Sundance 2011 Interview: PERFECT SENSE director David Mackenzie
During the Sundance Film Festival this past week, I was lucky enough to attend the premiere screening of PERFECT SENSE, which explores the idea of what would happen if everyone in the world began losing their five senses, one at a time. As seen through the eyes of Michael (Ewan McGregor) and Susan (Eva Green), we watch them fall in love as the world falls apart.
After seeing the film, I had the opportunity to grab a few minutes and sit down with the film’s director, David Mackenzie (SPREAD), to get some further insight on how the project came to be, the themes of the story and (of course) the music.
Interview after the break!
I saw the film last night and was really interested in seeing how you were going to take on such subject matter about losing one’s senses and then depicting that on film. How did you find this project or how did it come to you?
DM: The script came through a Danish film company that we have a relationship with and was written by Danish writer Kim Fupz Aakeson – a terrific writer. My producer gave it to me. I had just spent a year working in the states and had just come back to Scotland and she gave it me within a week of me coming back and then I read it and I just completely fell in love with it. I thought it was a fantastic reach; a human story with fantastic cinematical opportunities and it was kind of special, original.
You had mentioned last night after the screening that the composer for the film (Max Richter) is a friend of yours. Did you bring him onto the project or was it something he had heard about and wanted to work on?
DM: I had been wanting to work with Max a number of times and I knew his music before I knew his film music and I knew it had a very emotional element to it and as soon as I read the script it was one of the first decisions I made to bring Max in.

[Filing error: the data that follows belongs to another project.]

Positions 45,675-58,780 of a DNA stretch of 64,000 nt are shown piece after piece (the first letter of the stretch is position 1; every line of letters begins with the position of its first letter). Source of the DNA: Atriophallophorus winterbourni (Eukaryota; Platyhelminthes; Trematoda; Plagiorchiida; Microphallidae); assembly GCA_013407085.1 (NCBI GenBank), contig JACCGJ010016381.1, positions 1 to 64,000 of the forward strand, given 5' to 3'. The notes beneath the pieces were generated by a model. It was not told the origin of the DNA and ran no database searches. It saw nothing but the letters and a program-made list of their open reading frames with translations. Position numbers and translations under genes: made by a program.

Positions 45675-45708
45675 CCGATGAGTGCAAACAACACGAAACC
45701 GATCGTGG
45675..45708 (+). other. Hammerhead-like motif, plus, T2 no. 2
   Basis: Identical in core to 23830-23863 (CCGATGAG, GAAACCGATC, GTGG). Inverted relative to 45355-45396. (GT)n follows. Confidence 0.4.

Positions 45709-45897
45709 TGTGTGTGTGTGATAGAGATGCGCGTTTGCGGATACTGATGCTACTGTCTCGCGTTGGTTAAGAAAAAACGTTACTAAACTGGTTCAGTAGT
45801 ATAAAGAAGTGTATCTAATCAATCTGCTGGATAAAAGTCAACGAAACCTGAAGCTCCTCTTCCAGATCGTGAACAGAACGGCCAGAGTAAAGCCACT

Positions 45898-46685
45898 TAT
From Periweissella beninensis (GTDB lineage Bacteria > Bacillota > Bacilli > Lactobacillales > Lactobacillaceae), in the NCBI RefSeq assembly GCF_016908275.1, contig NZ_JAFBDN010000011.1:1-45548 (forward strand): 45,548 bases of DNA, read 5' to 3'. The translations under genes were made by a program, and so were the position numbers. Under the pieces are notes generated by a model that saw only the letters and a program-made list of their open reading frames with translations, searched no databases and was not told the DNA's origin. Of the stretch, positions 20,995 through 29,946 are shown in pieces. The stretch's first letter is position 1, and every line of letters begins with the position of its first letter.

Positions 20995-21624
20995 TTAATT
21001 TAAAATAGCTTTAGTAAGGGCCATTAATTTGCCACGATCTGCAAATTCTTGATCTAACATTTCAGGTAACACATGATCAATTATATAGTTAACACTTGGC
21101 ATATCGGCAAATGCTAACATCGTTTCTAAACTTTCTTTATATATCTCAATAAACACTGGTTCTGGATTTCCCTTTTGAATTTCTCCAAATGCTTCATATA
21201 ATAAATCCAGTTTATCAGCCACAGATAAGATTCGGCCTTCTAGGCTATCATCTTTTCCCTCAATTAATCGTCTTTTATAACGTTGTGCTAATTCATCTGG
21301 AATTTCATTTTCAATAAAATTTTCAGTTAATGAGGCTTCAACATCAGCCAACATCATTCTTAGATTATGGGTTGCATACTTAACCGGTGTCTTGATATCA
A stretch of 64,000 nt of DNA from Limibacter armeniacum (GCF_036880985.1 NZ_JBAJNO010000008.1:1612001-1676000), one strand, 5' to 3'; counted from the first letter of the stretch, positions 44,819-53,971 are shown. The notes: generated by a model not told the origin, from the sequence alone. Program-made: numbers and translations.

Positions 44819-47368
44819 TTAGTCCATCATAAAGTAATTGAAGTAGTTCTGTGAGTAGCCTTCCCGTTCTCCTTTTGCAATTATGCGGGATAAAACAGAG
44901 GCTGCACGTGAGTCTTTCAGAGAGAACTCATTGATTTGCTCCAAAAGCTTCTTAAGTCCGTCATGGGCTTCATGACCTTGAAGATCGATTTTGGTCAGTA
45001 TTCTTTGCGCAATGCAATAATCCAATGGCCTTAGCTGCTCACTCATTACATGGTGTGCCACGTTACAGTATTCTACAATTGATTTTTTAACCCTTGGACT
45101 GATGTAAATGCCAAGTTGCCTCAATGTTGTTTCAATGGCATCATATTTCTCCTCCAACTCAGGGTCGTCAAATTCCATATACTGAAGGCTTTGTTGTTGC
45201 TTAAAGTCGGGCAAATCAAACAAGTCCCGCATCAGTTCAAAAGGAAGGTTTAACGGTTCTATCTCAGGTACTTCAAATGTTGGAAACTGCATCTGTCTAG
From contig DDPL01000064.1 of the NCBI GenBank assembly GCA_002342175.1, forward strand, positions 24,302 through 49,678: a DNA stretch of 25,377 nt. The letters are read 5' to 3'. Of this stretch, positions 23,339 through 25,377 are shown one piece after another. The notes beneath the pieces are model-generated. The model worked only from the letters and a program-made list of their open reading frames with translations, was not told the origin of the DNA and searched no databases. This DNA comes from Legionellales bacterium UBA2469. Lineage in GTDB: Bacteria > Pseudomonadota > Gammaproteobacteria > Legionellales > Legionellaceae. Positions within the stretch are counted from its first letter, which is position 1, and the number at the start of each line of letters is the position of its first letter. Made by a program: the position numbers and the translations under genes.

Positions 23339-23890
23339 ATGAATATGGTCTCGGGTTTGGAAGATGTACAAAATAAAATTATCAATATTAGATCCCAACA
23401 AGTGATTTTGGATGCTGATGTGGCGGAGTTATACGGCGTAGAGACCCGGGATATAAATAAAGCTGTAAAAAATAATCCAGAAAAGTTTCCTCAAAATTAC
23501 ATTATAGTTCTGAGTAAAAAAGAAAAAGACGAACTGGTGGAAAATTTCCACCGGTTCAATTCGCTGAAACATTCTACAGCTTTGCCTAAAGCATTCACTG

Did it end up being a collaboration between you two?
DM: Very much so. What was interesting about it was that when we were editing the movie to begin with we weren’t using Max’s music, but other music as temp score. He (Richter) lives in Berlin so we went to Berlin a few times and talked about the temp score and how not to fall in love too much because the problem with temp score is you cut the film to the temp score and then you fall in love with it – there’s that phrase, “temp love” – so we always had to keep that in mind. And then the real music comes and I went to the recording session in this amazing studio in Berlin with these wonderful musicians and then you get the goose bumps.
The film seemed to suggest along the way that people would just adapt as they lost different senses and was left a bit open ended before we lost the final sense. In your opinion, do you think once all the senses were gone people would just continue to adapt or question the point of going on?
DM: It’s very hard to – you know I think the film ends where it ends for good reason and I haven’t sort of curtailed it or anything like that. That’s where it ends in the script and much as I can think about those questions I don’t know the answers to them, you know? And I think that it’s sort of trying to sort of say that this love is almost strong enough to grow in some kind of way, but in some ways it can’t and it has to be left in some way just open ended.
What do you think would be the scariest sense to lose?
DM: It is very, very hard to say, but I’m sure not being able to see is initially scary. A lot of people say that they’re most frightened of losing their hearing and I suppose the low hanging fruit is the smell and taste, but it’s hard to tell.